Body mass trajectories, diabetes mellitus, and mortality in a large cohort of Austrian adults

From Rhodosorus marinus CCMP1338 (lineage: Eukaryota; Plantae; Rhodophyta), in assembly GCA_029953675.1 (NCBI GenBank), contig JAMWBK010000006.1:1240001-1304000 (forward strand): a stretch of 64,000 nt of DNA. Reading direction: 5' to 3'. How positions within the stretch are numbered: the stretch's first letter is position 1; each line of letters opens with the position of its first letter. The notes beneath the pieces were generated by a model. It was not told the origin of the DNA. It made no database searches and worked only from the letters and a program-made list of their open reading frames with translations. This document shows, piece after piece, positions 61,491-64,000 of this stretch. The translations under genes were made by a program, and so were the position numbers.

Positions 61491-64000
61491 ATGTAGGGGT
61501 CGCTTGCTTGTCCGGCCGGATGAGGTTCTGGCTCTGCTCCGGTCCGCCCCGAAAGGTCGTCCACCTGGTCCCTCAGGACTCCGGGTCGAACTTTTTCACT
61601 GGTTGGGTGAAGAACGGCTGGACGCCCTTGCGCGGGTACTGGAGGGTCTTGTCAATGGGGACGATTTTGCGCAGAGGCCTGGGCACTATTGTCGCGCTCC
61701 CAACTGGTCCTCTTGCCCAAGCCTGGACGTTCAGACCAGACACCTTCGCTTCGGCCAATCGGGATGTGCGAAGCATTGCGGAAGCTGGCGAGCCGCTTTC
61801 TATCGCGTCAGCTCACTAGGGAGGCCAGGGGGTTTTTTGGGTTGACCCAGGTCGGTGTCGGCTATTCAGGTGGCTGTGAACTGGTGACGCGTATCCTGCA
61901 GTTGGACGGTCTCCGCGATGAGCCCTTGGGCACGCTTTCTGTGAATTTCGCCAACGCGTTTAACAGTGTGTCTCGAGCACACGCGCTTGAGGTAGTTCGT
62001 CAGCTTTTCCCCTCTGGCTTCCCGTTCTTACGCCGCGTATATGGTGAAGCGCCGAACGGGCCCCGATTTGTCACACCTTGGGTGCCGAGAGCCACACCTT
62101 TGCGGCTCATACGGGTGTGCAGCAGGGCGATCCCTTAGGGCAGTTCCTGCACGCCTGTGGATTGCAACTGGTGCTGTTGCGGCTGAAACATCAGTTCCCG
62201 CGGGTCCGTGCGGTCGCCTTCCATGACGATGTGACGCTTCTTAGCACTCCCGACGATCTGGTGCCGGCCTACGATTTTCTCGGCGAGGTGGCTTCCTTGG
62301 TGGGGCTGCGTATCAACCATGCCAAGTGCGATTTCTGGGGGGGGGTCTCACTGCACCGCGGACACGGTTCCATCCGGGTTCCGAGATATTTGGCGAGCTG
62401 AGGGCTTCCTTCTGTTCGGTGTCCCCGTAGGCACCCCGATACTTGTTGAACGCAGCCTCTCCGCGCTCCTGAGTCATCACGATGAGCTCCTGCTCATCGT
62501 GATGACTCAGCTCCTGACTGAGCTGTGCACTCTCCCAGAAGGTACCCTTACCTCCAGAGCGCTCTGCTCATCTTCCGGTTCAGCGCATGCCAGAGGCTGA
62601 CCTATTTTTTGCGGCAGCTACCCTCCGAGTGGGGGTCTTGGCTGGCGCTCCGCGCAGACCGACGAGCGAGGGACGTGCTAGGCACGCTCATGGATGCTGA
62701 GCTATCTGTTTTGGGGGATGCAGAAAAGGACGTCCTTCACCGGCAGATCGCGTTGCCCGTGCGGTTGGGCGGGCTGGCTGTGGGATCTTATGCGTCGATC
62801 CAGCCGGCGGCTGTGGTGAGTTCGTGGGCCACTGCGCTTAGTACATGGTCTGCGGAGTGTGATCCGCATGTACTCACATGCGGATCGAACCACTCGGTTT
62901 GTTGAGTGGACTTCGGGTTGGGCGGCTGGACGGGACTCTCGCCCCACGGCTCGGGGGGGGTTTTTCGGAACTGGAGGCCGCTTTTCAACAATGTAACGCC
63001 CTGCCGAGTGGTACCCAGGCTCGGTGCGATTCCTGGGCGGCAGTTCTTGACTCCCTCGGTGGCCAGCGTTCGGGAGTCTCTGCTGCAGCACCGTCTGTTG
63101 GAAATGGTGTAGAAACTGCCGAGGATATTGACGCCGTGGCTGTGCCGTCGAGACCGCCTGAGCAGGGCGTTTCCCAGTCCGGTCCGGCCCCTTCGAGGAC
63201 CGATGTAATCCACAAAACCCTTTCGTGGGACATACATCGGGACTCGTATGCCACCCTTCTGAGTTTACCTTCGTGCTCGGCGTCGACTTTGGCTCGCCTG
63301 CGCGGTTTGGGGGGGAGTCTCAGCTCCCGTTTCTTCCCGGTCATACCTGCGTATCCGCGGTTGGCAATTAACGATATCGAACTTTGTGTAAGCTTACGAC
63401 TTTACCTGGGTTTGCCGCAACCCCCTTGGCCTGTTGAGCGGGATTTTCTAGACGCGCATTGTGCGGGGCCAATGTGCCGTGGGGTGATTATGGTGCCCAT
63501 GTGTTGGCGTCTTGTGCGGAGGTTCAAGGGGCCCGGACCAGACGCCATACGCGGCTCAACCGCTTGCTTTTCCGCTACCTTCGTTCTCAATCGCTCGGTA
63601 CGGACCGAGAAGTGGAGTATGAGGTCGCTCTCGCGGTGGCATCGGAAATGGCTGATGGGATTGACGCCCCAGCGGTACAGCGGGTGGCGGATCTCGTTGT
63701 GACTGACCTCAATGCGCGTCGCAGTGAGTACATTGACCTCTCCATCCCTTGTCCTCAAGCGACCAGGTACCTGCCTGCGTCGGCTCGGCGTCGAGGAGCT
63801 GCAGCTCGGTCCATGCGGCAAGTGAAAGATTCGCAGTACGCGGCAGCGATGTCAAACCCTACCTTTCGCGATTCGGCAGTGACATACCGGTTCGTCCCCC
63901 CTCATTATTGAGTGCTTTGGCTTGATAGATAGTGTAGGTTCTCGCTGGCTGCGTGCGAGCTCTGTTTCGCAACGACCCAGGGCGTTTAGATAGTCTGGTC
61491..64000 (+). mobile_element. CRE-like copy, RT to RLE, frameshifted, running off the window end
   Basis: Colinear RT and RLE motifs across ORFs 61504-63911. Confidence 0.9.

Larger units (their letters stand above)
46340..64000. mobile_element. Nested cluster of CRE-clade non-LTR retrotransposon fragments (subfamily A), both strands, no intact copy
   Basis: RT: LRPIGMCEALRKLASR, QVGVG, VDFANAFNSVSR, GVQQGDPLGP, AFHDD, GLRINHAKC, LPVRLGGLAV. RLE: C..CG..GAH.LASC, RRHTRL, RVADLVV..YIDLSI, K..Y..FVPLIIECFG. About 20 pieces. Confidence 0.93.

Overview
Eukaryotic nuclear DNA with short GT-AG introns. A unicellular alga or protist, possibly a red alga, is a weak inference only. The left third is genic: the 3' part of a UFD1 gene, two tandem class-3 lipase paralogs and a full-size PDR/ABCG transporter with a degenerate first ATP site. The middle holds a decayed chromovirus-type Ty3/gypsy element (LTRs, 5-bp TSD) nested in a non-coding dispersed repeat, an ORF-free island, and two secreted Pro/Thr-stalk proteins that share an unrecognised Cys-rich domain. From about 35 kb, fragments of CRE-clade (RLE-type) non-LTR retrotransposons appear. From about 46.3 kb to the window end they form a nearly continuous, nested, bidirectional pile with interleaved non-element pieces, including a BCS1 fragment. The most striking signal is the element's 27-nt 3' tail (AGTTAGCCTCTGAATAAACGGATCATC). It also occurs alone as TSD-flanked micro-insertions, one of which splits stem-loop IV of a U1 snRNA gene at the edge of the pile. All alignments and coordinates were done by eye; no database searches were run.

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There are only few studies on latent trajectories of body mass index (BMI) and their association with diabetes incidence and mortality in adults.We used data of the Vorarlberg Health Monitoring & Prevention Program and included individuals (N=24,875) with BMI measurements over a 12-year period. Trajectory classes were identified using growth mixture modeling for predefined age groups (<50, 50–65, >65 years of age) and men, women separately. Poisson models were applied to estimate incidence and prevalence of diabetes for each trajectory class. Relative all-cause mortality and diabetes-related mortality was estimated using Cox proportional hazard regression.We identified 4 trajectory classes for the age groups <50 years and 50 to 65 years, and 3 for age groups >65 years. For all age groups, a stable BMI trajectory class was the largest, with about 90% of men and 70% to 80% of women. For the low stable BMI classes, the corresponding fasting glucose levels were the lowest. The highest diabetes prevalences were observed for decreasing trajectories. During subsequent follow-up of mean 8.1 (SD 2.0) years, 2741 individuals died. For men <50 years, highest mortality was observed for steady weight gainers. For all other age-sex groups, mortality was the highest for decreasing trajectories.We found considerably heterogeneity in BMI trajectories by sex and age. Stable weight, however, was the largest class over all age and sex groups, and was associated with the lowest diabetes incidence and mortality suggesting that maintaining weight at a moderate level is an important public health goal.

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